McCourt's dissatisfaction with the tenor of talks is well-known in Dodgers circles, and people close to the team say they believe GM Ned Colletti and manager Joe Torre are currently cast in a role to calm McCourt, which presumably means they will try to steer him from doing anything rash that might upset Ramirez and drive him to their chief rival.
The dueling e-mails suggest both sides have complaints about each other. In Boras' latest salvo, he wrote that he wanted to "make sure the value is stated accurately and appropriately," a reference to strategic Dodger leaks a week ago claiming they'd offered $45 million over two years without mentioning that the precise offer was to pay Manny $10 million each of the next four years and $5 million in the fifth year. "That's really $45 million over five years, not two," the competing owner said (of course Manny would only have to work for two).
The Dodgers' well-oiled publicity machine (they have to be the only team with a p.r. guru making more than the GM) seems intent on spinning the story their way, but that slightly misleading claim regarding their bid appeared to hurt their credibility, even with some L.A. outlets. Since then, the Dodgers have yet to make another offer, or respond to any made by Boras/Ramirez.
It didn't take a baseball insider on Sunday to see the team is missing some serious star power. The fans who came for their opener at Camelback Ranch (and they were about 2,000 short of a sellout in the 3-2 defeat to the White Sox) had to settle for Tommy Lasorda and American IdolJordin Sparks. Without the Man-child, left field was manned by the lovely but light-hitting Juan Pierre.
Torre politely declines to answer all Manny questions now but did say the team is currently working hard to become more aggressive on the base paths, apparently to compensate for missing its great threat. Torre also said, resignedly, "You play the players you're dealt," though surely he'd like to be dealt more than the current $77 million payroll, which smacks of small-to-mid market.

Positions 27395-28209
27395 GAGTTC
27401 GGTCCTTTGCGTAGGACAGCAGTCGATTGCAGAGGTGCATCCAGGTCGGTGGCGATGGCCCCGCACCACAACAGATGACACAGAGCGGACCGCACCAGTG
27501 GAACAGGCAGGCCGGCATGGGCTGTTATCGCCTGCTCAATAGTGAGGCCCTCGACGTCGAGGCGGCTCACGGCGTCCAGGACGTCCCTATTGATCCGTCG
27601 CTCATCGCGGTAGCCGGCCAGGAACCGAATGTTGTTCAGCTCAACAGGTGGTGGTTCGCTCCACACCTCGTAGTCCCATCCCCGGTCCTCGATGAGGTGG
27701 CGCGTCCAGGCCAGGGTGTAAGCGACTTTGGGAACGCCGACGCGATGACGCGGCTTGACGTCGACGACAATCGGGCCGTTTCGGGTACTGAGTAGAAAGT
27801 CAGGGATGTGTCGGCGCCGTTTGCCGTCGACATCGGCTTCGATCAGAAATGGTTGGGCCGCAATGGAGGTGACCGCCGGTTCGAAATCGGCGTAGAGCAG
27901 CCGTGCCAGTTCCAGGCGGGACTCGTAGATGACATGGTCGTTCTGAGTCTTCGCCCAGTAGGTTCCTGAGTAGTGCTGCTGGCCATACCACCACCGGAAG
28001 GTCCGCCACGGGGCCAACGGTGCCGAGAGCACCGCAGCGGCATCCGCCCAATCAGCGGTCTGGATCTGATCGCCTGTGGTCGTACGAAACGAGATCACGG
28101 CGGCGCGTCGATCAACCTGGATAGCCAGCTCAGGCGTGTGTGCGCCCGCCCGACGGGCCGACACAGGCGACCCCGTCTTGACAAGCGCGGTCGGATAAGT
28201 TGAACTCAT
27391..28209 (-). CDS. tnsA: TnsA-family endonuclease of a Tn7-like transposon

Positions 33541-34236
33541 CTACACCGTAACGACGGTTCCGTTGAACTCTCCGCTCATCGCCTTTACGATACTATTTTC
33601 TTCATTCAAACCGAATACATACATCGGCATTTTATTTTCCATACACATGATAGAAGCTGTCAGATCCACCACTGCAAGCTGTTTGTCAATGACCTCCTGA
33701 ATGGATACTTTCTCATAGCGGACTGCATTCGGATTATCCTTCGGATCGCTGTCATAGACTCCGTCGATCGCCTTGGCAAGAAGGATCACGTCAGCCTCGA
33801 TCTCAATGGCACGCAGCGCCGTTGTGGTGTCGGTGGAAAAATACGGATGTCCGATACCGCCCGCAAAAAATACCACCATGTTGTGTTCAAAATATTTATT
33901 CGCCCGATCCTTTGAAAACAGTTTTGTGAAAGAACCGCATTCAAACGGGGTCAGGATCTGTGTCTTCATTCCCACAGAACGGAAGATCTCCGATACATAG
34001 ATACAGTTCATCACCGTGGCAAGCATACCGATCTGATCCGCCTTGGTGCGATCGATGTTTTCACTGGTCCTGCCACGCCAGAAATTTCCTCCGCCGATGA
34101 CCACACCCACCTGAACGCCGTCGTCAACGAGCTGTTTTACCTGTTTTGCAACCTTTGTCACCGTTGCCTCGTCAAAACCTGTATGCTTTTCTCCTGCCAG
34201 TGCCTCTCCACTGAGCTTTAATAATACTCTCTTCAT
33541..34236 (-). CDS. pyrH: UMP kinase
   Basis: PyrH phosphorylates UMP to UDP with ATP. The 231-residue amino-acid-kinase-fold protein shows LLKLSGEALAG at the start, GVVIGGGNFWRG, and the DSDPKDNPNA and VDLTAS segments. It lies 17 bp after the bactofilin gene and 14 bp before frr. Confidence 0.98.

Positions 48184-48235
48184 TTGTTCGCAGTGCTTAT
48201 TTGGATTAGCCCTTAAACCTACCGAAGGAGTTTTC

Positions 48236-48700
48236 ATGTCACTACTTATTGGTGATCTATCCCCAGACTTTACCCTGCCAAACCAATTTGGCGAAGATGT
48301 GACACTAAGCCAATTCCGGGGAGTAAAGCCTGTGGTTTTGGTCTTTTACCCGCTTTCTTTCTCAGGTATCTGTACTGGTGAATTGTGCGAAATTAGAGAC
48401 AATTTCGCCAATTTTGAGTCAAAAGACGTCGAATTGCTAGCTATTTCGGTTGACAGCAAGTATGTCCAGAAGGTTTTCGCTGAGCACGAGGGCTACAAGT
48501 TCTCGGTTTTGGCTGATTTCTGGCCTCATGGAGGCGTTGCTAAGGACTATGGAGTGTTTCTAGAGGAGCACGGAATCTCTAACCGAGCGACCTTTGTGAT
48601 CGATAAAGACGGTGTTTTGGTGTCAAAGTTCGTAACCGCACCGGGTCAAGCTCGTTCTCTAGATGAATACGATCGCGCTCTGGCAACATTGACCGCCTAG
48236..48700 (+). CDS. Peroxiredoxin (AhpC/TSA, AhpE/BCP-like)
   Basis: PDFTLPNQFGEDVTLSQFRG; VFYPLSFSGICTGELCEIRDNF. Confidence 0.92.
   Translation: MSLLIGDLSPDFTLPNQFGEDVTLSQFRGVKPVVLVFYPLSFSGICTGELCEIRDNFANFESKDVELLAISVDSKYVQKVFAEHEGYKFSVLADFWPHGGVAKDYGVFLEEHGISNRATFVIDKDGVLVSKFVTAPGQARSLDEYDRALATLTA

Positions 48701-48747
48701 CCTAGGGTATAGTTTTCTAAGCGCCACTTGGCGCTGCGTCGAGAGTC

Ramirez's main leverage may be the Dodgers' glaring hole, or glaring need. He is a rare player with the power and patience to wait things out, a la Dodgers Hall of Famers Sandy Koufax and Don Drysdale, who staged the most famous spring holdout nearly a half century ago. However, depending on McCourt's next move, he could also eventually be driven to try to work a comparable deal with the Giants or someone else.
• Three Mets people said they believe there's no way Johan Santana will miss Opening Day, painting a much more hopeful picture than the more circumspect pitcher. Mets people, who are notoriously optimistic (though no one knows exactly why), cited the fact that Santana has experienced similar elbow issues in the past and never missed any time. Mets people do say they will proceed cautiously with their most valuable commodity, however.
• Some owners are talking again about the possibility of contraction, and Bill Madden's column in the Daily News cited the Marlins and A's as the two prime candidates. Until further notice, this talk should probably be viewed in the context of those two teams' efforts to secure new stadiums. The A's just abandoned their plans to build in Fremont, significantly south of Oakland, while the Marlins have begun running into road blocks in their efforts to land a stadium at the Orange Bowl site. Sorry, but the citizens of South Florida (of which I am one) are being hit as hard as anyone by foreclosures, and the last thing they need to be subsidizing now is a new stadium. That project should be abandoned until South Florida starts to heal.
• The Nationals took their first and best step toward normalcy when they forced the resignation of GM Jim Bowden, who claimed he was leaving because he didn't want to become a distraction, as if he's ever been anything but. Assistant GM Mike Rizzo, who engineered great drafts in Arizona, looks like a logical replacement, at least on an interim basis.
• If the Dodgers don't get Manny, at least new second baseman Orlando Hudson is looking good here. And so is that contract of his, which is full of deferrals. Maybe that bargain deal, which guarantees Hudson less than his Diamondbacks replacement Felipe Lopez, has emboldened McCourt to play hardball with Manny.
• The Camelback Ranch is pleasant enough, though McCourt insisted to media members it's the best spring facility ever. Personally, I miss Dodgertown.